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JOURNAL: Int J Cancer 2003;106:856-862.
AUTHORS: Dr. Johannes V. Swinnen
ABSTRACT: Epigallocatechin-3-gallate (EGCG), a component of green tea, seems to induce apoptosis of prostate cancer cells by inhibiting fatty acid synthase (FAS), an enzyme that is overexpressed in a variety of human malignancies.
COMMENTARY: Although numerous reports have indicated an anticancer effect for EGCG, the exact mechanisms involved were unclear.
Several synthetic compounds have been shown to inhibit FAS and induce cancer cell apoptosis. Recently, however, researchers showed that EGCG, a natural compound, could inhibit FAS in chicken liver extracts. Therefore, it is possible that EGCG's anticancer effects are due to its ability to block FAS.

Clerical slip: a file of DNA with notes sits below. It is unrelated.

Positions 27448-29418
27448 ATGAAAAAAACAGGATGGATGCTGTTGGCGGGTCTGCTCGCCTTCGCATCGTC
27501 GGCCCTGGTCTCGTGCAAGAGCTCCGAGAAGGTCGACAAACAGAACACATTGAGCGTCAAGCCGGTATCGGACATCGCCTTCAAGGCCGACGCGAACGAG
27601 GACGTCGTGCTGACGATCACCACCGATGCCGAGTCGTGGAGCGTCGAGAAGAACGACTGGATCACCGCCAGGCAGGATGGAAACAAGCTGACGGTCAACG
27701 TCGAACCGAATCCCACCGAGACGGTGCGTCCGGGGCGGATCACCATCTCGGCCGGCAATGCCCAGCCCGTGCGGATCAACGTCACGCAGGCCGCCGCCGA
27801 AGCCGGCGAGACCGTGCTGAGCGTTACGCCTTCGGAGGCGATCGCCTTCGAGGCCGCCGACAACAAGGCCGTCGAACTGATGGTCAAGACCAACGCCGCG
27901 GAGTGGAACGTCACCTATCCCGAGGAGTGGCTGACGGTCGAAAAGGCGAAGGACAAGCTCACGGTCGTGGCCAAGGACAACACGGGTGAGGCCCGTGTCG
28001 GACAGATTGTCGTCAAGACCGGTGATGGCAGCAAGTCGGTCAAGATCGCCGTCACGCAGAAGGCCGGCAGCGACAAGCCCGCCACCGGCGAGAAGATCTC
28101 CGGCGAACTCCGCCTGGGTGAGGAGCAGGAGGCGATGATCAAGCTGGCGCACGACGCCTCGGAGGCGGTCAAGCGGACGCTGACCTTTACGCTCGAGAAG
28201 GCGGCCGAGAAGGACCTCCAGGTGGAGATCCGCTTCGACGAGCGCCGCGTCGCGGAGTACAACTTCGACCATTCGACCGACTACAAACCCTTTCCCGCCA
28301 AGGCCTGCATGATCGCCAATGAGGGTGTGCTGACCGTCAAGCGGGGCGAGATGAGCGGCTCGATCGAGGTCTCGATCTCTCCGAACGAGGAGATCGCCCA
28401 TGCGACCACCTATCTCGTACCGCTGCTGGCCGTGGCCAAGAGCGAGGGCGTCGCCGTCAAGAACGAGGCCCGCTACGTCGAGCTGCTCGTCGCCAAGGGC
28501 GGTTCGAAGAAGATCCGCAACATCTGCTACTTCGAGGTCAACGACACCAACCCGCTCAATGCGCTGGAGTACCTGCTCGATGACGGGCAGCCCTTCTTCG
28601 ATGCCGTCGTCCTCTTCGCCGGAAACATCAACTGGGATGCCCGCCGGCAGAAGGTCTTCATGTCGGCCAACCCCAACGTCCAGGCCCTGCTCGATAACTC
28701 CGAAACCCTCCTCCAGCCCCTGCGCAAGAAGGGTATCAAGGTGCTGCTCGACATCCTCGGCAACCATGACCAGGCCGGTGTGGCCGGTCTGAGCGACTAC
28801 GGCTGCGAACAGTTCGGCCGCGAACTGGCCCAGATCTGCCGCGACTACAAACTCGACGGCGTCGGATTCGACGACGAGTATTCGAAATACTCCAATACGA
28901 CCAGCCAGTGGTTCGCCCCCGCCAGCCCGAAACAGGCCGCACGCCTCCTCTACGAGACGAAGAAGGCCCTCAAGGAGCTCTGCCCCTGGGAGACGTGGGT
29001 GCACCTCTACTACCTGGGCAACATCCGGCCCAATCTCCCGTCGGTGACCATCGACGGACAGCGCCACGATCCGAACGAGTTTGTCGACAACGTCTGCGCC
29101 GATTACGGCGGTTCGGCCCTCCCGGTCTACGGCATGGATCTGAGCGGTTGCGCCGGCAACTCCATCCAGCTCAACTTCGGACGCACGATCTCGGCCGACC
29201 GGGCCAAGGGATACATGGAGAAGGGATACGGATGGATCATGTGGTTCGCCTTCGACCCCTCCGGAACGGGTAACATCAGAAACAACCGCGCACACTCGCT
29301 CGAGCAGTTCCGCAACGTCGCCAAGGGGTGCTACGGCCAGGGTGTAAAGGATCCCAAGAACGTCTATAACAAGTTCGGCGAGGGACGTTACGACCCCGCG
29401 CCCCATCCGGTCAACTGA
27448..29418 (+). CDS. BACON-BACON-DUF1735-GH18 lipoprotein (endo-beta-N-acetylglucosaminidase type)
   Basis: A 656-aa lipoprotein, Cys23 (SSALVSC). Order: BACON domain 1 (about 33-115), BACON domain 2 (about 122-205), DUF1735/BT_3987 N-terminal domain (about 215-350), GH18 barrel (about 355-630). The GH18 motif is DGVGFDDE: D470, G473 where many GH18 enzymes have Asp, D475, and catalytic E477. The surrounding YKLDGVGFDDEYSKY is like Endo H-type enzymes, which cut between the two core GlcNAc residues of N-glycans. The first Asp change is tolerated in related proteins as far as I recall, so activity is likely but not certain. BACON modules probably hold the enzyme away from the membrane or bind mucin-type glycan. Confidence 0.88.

To investigate, Dr. Johannes V. Swinnen and colleagues, from the Catholic University of Leuven, evaluated EGCG's effects in cultured prostate cancer cells and in normal fibroblasts.
EGCG caused dose-dependent inhibition of FAS in the cancer cells that coincided with a decrease in cell growth and induction of apoptosis. In contrast, epicatechin, a chemical similar to EGCG that does not block FAS, did not inhibit cancer cell growth or induce apoptosis.
EGCG slowed the growth rate, but did not induce apoptosis of normal fibroblasts--cells with low levels of FAS activity. This provides further evidence that EGCG's anticancer effects are mediated by FAS inhibition, the researchers note.
"It may be concluded that EGCG-medicated FAS inhibition is undoubtedly one of the mechanisms that merit consideration when trying to explain the cancer chemopreventive and chemotherapeutic potential of this green tea polyphenol," the authors state.